In December 2017, a federal district court in Cleveland, Ohio, consolidated nearly 250 different pending federal lawsuits arising from the opioid epidemic. The presiding judge has since embarked on an ambitious effort to bring together all relevant parties to hammer out a global settlement that would resolve all claims against the opioid industry.[xiv] In February 2018, Attorney General Jeff Sessions filed a statement of interest on behalf of the Department of Justice expressing support for the settlement effort.[xv] Meanwhile, several states have pursued separate litigation, which remain pending in state courts.[xvi]

These lawsuits illustrate many of the key themes at the heart of the relationship between civil justice and a fair economy. First, they spring from the reckless actions of several large pharmaceutical companies that promoted the overuse of opioids despite the known dangers they posed. Second, several regulatory failures contributed to the opioid crisis, including inadequate oversight of opioid marketing practices and the slow and inadequate policy responses from Congress and relevant agencies, such as the Drug Enforcement Agency and the White House Office of National Drug Control Policy, to contain the crisis while its earliest stages were unfolding.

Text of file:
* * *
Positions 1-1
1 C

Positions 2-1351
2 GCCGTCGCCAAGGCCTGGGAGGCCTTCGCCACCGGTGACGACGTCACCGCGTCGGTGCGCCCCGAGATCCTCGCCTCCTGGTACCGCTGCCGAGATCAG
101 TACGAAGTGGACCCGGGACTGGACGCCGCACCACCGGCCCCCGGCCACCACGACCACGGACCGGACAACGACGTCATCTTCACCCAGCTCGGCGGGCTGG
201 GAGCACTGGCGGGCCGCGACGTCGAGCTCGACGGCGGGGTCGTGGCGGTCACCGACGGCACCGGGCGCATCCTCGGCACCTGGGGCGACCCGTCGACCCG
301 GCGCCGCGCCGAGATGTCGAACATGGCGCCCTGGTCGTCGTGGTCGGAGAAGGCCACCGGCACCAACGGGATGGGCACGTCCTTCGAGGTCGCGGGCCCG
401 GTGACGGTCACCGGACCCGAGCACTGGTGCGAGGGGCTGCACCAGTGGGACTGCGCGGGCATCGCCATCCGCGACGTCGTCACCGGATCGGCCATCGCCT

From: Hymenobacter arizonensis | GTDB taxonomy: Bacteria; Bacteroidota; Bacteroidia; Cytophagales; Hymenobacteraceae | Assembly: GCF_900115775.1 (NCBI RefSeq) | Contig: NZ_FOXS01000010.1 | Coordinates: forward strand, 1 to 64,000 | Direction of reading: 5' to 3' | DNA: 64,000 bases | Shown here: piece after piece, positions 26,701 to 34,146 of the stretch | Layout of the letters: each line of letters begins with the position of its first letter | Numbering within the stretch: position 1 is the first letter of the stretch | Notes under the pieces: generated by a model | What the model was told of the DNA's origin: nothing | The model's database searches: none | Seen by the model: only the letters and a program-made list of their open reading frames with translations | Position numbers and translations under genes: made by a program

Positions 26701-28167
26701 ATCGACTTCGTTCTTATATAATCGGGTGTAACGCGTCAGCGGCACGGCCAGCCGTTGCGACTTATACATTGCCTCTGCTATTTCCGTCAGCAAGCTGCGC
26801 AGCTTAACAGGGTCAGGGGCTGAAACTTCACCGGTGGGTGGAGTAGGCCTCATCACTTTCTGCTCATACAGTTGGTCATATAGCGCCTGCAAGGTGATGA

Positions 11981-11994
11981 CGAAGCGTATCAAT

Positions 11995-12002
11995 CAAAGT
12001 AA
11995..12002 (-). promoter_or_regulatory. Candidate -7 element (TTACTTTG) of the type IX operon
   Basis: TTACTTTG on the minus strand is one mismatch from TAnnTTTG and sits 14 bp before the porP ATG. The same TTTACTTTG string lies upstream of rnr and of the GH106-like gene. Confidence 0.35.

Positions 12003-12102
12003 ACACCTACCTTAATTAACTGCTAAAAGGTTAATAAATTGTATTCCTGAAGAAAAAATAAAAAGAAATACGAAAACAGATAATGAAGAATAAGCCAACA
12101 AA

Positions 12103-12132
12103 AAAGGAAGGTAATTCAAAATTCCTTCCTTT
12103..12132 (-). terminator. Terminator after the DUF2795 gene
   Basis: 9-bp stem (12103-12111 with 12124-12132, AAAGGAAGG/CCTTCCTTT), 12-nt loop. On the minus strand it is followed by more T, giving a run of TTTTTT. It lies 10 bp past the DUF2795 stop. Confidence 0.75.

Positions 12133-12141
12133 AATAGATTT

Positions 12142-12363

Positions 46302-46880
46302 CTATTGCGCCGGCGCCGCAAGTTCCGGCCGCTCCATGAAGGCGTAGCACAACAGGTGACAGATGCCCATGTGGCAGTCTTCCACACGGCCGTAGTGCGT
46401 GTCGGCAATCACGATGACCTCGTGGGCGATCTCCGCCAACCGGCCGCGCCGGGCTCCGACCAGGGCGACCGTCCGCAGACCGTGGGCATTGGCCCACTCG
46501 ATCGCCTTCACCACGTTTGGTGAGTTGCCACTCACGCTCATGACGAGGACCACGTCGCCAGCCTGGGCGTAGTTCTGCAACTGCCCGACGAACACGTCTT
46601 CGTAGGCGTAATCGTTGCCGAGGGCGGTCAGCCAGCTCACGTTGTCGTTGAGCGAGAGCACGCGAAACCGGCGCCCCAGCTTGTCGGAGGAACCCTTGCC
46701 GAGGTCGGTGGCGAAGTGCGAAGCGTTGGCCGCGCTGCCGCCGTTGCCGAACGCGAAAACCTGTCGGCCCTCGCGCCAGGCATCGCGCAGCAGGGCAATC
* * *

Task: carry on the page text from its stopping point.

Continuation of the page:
Third, the lawsuits, if successful, could help promote a fairer economy by providing compensation for victims and by holding the drug companies accountable for the opioid crisis they helped fuel. As with the tobacco settlement, a settlement with opioid manufacturers could result in compensation for state and local governments for the significant public resources they have expended trying to address the opioid addictions suffered by so many, including health care costs and other social programs.[xvii] With this compensation, states and localities can direct more support toward effective addiction treatment programs, helping victims regain an opportunity to improve their health and their ability to earn a living.

Moreover, a settlement can be designed to avert future addiction epidemics. Funds could be directed to a youth education program designed to warn children and young adults about the dangers associated with opioid-based medication. The settlement could also be used to place restrictions on how opioids are marketed to doctors and the general public, which could help limit future instances of over-prescription.